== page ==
6

I'm coming across a malicious pop up to update my flash player. The message in the pop up:

Warning! Your Adobe Flash Player version is outdated. Security risks. Please update now.

enter image description here

I've seen this pop up across multiple browsers (chrome, safari, firefox) and occurs on all OSX machines on the local network. I've attempted to disable on plugins and extensions in chrome but the problem remains. Clicking ok takes me to a website that appears to be an official adobe website but the link to download the update is clearly wrong. enter image description here

This problem just happened today across three machines simultaneously and I'm stumped as how to proceed. What's the best way to remove these pop ups?

  • This is a still burning question I asked a while ago: apple.stackexchange.com/q/110456/22003 . I'm still waiting a decent answer. 3 millions dead accounts is a low starting point to build trust. – dan Dec 30 '13 at 15:49
  • 1
    fplayer.adobe.com doesn't exist at Adobe and on the Internet. Could you please provide the output of the following Terminal commands: whois fplayer.adobe.com ; host fplayer.adobe.com? – dan Dec 30 '13 at 16:03
  • 3
    You'll also notice that the indicated system in your screen grab is "Windows 64-bit" which is impossible given that you're posting from Firefox on OS X. This is a phishing attempt. – da4 Dec 30 '13 at 16:30
  • 1
    Could you find which common action you had on 3 Mac just before you got these phishing popups? A same received E-mail, a same flash content to display, a same web server truck loaded of advertising…? – dan Dec 30 '13 at 16:53
  • 1
    Each machine was used by a different person (mother and girlfriend) so I have no idea what we all did to get this. I think this may be a problem with my network or isp. The same popup shows up on iPhones when using the local wifi, but not when using data plans. I'm using an asus rt-n16 router for wifi behind an at&t u-verse modem. I can only change the dns on the router, and that doesn't fix it. Connecting directly to the modem doesn't fix the problem either. – Cezary Wojtkowski Dec 30 '13 at 19:12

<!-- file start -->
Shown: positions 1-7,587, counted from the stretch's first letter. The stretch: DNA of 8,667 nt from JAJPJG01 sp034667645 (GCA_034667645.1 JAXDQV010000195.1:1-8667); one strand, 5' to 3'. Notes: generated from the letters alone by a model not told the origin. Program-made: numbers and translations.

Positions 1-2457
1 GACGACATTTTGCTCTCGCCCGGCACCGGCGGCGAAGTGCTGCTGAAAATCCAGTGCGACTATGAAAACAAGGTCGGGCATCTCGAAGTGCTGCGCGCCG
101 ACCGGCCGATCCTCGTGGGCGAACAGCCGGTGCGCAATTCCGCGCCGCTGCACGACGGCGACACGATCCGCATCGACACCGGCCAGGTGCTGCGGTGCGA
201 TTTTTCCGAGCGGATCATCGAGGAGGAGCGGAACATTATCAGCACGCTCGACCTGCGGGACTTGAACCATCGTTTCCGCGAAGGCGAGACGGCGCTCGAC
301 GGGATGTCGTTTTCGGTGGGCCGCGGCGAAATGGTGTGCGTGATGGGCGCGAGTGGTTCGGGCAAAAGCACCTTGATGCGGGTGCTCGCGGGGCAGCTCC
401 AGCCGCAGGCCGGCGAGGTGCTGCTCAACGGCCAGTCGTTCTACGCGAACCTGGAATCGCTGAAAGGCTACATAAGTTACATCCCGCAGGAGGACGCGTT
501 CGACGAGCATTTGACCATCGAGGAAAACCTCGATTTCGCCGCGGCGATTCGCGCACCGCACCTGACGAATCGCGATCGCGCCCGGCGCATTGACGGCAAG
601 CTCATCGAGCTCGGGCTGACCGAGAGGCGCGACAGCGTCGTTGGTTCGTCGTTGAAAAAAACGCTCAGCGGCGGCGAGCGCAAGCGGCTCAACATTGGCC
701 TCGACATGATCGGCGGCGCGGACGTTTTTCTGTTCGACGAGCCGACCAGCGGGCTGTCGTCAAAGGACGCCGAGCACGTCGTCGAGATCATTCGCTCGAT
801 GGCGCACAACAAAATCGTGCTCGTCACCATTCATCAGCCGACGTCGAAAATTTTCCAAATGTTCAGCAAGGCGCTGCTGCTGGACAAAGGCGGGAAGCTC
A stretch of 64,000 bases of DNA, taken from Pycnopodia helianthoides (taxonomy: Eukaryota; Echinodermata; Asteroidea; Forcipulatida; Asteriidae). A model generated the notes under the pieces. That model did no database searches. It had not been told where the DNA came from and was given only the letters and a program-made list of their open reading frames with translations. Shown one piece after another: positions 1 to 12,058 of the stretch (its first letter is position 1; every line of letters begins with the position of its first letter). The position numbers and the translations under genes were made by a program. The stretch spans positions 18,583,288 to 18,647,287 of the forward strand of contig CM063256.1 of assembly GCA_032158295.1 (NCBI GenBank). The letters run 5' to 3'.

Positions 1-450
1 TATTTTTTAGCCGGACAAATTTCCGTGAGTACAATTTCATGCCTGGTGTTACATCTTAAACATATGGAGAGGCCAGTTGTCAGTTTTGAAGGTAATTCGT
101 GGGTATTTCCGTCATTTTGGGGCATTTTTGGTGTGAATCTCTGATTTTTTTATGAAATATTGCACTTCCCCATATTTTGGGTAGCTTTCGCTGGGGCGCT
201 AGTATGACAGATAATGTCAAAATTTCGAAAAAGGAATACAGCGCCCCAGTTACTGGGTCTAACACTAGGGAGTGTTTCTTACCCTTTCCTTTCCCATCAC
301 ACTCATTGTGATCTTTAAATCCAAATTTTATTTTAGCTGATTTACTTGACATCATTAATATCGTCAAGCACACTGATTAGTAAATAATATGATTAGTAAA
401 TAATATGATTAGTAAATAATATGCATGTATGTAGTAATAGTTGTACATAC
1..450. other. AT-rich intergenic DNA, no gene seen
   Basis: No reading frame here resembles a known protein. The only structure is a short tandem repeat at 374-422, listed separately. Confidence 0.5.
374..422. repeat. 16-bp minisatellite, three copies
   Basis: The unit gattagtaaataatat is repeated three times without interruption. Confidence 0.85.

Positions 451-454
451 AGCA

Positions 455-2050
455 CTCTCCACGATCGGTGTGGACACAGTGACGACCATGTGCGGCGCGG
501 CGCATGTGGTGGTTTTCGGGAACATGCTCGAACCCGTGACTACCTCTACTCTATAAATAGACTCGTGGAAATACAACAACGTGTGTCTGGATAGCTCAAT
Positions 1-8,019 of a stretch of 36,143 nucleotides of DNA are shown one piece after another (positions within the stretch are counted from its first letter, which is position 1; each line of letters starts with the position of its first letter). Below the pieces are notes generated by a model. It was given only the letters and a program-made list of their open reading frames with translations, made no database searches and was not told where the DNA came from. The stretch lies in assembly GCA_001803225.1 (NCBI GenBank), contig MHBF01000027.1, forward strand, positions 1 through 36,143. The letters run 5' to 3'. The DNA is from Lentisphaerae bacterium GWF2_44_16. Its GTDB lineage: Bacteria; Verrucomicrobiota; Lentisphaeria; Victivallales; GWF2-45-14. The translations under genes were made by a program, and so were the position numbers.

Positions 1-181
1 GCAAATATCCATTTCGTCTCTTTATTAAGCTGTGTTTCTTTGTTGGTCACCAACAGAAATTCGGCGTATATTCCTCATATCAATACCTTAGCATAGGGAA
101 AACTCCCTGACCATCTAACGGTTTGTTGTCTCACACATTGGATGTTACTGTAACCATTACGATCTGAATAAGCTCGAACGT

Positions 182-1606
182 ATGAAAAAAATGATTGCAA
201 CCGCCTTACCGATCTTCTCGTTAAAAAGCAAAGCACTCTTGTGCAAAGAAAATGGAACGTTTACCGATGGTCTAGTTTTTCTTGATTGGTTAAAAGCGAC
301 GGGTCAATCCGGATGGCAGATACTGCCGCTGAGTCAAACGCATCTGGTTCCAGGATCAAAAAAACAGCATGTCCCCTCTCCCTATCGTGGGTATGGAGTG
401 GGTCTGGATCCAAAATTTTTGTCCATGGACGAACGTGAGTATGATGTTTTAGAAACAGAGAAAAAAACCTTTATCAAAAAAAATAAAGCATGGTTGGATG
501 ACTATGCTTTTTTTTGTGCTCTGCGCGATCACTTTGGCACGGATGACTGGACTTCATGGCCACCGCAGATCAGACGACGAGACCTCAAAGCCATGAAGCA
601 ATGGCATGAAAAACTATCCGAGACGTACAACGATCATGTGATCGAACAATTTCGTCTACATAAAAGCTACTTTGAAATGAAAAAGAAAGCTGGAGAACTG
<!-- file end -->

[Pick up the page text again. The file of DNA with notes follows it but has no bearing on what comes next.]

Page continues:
1

When weird things happen on my clients' Macs, the first thing I do is run the free Malwarebytes' Anti-Malware (MBAM, formerly AdwareMedic software to see if any of the known "bad guys" is active on the system. As often as not, they are.

Also, have a look at your /etc/hosts file through Terminal:

  1. Open Utilities > Terminal (or use Spotlight)
  2. more /etc/hosts (press space bar to scroll a screen at a time)

See if fplayer.adobe.com is listed there. If so, we'll discuss how to remove it.

Try that and report back. Then we'll try step two.

0

You are either visiting a website that is not credible or a system on the network has gotten a bad DNS so that it is talking with bad server and getting the pop-ups that way. Daniel's terminal commands are there to help figure out what your system points do with that domain thereby looking for the culprit.

Looking at the screenshot you attached something with location4.biz is the page hosting fplayer... Might need some intense triage on your systems for any unauthorised apps that have taken seed.

Hope this helps paint a picture....

  • This appears to be affecting iPhones using the local network as well, but not on their mobile connections. I've tried changing the dns server on each machine, on the router, connecting directly to the modem, resetting everything. Still seeing the same pop up. – Cezary Wojtkowski Dec 30 '13 at 19:20
  • Do the "infected" machines still show this when they access the internet from a different router? Do machines that you know to not be infected appear to be infected when used on your network? I suspect it is your router that is infected. – AllInOne Dec 30 '13 at 22:48
  • Is it possible for the problem to be with the 3801HGV router/modem at&t provides? I've bypassed my asus router and connected wirelessly and wired to it and still encounter the problem. I contacted at&t and they recommended to power off the modem for 10 minutes to reset the ip. Still no dice. – Cezary Wojtkowski Dec 30 '13 at 22:59
-1

Removing all Safari's .plist files in ~/Library/Preferences did the trick for removing the PopUp.

  • this is using a hammer for a job that calls for a spoon. – AllInOne Jun 16 '15 at 22:33
-2

Try delete your IP from OpenDNS if you are using this Open Source.

We're looking for long answers that provide some explanation and context. Don't just give a one-line answer; explain why your answer is right, ideally with citations. Answers that don't include explanations may be removed.

You must log in to answer this question.

Not the answer you're looking for? Browse other questions tagged .